But while we’re on the subject – thanks to Chris and writing about this, a few more Reagan memories have suddenly come back. That nasty little argument with a woman in my writer’s group who tried to defend our late president in the early AIDS years to me while everyone else looked very nervously away and into a bowl of particularly bad chips and salsa; and another time I once nearly punched out (yes, it’s true) a gay Republican who tried to lecture the late and brilliant author of the seminal chronicle of AIDS/governmental history, And The Band Played On, about the merits of Reagan. (It took two people to hold me back as this shit for brains jabbered on endlessly). Further side note: The author Randy Shilts was a perfect gentleman during this and when I approached him later on he simply laughed at this then young man’s total ignorance of the facts of all of our lives.
Speaking of lives, more memories have suddenly come back. My step mom, now a vibrant but still very fun senior citizen, is in the hospital at the moment still fun and pretty vibrant despite the fact that she was making a meal of ice chips last night. Though her room didn’t exactly have a roaring campfire, I nevertheless couldn’t help but watch her and think of the time when I was 14 years old and first met her in a bowling alley with my father – she being the one with the long auburn hair cascading over the coolest brown suede poncho (with fringe!) that I had ever seen in my then short life. (Confession: I still think it’s cool!). I now remember this memory so vividly, as well as how my pre-determined feelings of dislike for her turned to love in just a few short minutes despite my steely resolve to react otherwise. It has, in fact, taken me many years to realize the story of those feelings would be a recurrent story in my life that has caused me to be continually surprised (in both good and bad ways) by people I had decided to have pre-determined reactions towards.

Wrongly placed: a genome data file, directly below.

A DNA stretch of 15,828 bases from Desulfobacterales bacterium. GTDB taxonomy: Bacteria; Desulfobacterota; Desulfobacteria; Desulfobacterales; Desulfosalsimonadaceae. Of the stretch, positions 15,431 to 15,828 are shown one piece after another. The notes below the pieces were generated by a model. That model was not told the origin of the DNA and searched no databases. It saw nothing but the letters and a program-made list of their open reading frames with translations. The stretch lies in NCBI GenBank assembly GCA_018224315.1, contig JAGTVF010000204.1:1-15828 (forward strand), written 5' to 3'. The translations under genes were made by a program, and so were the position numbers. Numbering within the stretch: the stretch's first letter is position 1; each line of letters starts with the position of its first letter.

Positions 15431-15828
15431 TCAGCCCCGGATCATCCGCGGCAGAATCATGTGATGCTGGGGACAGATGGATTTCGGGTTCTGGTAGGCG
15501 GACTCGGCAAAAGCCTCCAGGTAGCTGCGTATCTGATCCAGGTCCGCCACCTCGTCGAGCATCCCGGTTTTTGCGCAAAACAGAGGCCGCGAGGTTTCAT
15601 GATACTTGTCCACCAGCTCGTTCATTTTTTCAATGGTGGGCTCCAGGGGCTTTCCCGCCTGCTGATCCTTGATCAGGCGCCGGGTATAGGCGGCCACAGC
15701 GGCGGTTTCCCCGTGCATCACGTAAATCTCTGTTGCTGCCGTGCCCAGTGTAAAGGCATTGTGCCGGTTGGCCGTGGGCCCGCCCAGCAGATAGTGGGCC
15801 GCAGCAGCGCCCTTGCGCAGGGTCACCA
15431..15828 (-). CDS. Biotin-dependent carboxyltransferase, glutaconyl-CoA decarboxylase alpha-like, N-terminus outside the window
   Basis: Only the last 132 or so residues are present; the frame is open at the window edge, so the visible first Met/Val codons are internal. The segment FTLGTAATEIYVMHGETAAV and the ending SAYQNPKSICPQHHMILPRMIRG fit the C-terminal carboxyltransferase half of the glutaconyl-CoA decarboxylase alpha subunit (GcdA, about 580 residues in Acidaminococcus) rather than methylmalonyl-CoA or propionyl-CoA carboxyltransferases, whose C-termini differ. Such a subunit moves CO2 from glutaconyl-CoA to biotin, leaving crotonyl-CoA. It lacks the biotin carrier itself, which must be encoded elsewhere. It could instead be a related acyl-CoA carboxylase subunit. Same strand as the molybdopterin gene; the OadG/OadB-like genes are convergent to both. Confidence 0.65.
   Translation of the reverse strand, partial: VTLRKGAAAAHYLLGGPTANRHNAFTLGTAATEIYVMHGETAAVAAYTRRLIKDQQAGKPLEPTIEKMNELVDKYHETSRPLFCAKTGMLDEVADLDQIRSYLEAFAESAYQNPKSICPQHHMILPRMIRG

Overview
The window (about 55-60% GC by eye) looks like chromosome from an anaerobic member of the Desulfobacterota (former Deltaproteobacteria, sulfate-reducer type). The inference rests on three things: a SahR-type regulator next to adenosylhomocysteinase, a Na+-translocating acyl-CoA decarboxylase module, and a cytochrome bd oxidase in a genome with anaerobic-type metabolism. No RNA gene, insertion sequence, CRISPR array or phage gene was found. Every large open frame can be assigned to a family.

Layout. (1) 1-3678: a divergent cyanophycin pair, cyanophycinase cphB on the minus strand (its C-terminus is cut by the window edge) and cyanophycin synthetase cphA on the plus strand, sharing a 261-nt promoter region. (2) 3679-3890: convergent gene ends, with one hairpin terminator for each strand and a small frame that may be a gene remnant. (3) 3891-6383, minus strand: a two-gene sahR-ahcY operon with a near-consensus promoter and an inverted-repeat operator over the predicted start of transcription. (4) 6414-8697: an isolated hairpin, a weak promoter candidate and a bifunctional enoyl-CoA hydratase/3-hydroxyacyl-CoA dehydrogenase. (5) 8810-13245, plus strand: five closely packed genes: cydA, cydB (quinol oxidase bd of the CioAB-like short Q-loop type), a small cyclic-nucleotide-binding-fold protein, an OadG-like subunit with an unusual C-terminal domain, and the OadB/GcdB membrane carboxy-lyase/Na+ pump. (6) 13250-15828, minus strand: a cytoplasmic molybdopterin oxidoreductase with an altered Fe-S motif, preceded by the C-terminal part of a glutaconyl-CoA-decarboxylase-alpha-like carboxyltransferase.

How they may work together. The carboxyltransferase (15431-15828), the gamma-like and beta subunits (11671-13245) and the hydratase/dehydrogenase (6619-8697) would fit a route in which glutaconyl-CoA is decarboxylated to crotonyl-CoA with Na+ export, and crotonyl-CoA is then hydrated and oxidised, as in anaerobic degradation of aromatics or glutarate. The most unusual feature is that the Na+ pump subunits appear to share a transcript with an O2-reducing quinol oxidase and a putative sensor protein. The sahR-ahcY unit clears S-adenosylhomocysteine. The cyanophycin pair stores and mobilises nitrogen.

I may not have written about my stepmother (though really my second mother because she’s been that special and such an important part of my life for so long) on paper but I have shared some of our stories to others a few times – and they’ve always made me smile. Not only that, these stories have evolved my opinions and views of a particularly turbulent period in my life each time I’ve retold them.
I have also written a lot about AIDS on paper – as well as told numerous, or perhaps even immeasurable, anecdotal verbal stories – so many more of the latter, in fact, that I’ve risked alienating no small number of innocent bystanders over the years as I’ve gone on and on and on. The plague year stories never change anything at all – no opinions or views that I know of. The only thing they seem to change is my mood at the time of their telling. Depending on where I am in my life I can feel better or significantly worse each time I do tell one.
That used to frustrate me in the screenplay area until I realized that even the great masterwork on AIDS – Tony Kushner’s Angels in America, for example – didn’t change anything the way I really wanted to change it. Which was, specifically – to make a full correction – to make it as if it was indeed a story and didn’t happen. More precisely – to bring back those that I loved who were lost and everyone else who didn’t deserve to die at such an unforgiving hand of fate and to throw it all into the dust bin of modern urban legend.
People will write to pay the rent, because of obligation and because they’re good at it. But the majority of us – we write because we have to for our own very personalreasons. I suspect part of this is to deal with the past and, in fact, correct it in some way – or at the very least understand it. And perhaps affirm, deny or, in many cases even change the ending. Woody Allen cops to this at the end of Annie Hall when he switches his bittersweet breakup with the woman he truly loved, for reconciliation – at least in the play written by his movie alter ego. He tells us in not so many words that as a writer you want to change the past and have it make sense because in real life it often doesn’t. In truth, nothing really does if you decide it doesn’t. We impose the preferred order on things. Which is, again, where writing, or storytelling, comes in.
All written stories have their beginnings, middles and endings. And the best part is, we writers – every one of us in every medium, real or imagined – get to choose which goes where. That, in itself, is worth remembering.